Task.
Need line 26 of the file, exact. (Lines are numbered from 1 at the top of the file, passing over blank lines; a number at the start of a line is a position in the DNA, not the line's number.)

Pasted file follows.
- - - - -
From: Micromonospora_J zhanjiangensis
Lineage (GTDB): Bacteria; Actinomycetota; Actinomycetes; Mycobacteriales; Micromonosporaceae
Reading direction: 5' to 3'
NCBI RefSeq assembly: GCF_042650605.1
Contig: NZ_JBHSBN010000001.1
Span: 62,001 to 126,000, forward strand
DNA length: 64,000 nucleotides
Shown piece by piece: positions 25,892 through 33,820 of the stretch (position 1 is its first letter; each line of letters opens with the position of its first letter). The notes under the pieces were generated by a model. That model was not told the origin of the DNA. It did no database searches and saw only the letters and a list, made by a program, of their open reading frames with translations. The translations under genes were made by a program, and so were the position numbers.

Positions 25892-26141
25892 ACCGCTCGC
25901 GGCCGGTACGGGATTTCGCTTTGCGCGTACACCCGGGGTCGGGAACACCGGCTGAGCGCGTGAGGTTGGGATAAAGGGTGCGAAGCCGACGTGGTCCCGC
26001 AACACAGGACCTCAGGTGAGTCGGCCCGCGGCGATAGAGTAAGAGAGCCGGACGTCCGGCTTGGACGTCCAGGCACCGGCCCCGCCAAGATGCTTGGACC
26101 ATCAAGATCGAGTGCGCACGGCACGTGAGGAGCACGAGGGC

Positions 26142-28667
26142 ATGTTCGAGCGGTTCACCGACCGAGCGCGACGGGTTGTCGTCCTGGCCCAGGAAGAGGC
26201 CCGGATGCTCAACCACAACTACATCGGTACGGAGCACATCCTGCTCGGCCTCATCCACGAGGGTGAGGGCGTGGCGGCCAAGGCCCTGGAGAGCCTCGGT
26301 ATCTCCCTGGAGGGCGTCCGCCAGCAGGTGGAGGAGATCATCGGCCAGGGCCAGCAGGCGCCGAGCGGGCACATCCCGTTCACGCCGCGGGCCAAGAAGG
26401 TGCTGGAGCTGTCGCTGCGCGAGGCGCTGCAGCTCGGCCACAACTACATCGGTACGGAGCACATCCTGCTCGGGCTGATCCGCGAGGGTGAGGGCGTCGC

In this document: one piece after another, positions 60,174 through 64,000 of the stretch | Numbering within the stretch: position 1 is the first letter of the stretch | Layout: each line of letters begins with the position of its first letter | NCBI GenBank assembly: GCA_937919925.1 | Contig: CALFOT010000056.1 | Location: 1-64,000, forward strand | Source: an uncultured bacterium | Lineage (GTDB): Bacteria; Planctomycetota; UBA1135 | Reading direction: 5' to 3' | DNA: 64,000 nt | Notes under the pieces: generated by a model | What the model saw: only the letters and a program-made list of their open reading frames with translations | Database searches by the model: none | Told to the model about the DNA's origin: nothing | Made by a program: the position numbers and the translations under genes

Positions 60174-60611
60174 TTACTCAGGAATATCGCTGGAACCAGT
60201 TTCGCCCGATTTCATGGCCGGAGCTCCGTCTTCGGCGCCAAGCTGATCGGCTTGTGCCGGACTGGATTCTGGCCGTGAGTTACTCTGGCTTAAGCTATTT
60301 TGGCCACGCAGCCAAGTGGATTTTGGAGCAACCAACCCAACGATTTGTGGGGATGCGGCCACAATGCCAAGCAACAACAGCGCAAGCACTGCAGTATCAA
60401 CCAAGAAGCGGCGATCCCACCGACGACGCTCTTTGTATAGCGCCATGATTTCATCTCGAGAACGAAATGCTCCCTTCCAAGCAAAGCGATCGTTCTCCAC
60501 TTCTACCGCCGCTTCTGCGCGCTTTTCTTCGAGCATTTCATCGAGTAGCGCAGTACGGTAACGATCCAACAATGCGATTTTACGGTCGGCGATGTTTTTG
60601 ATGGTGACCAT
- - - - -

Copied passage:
60601 ATGGTGACCAT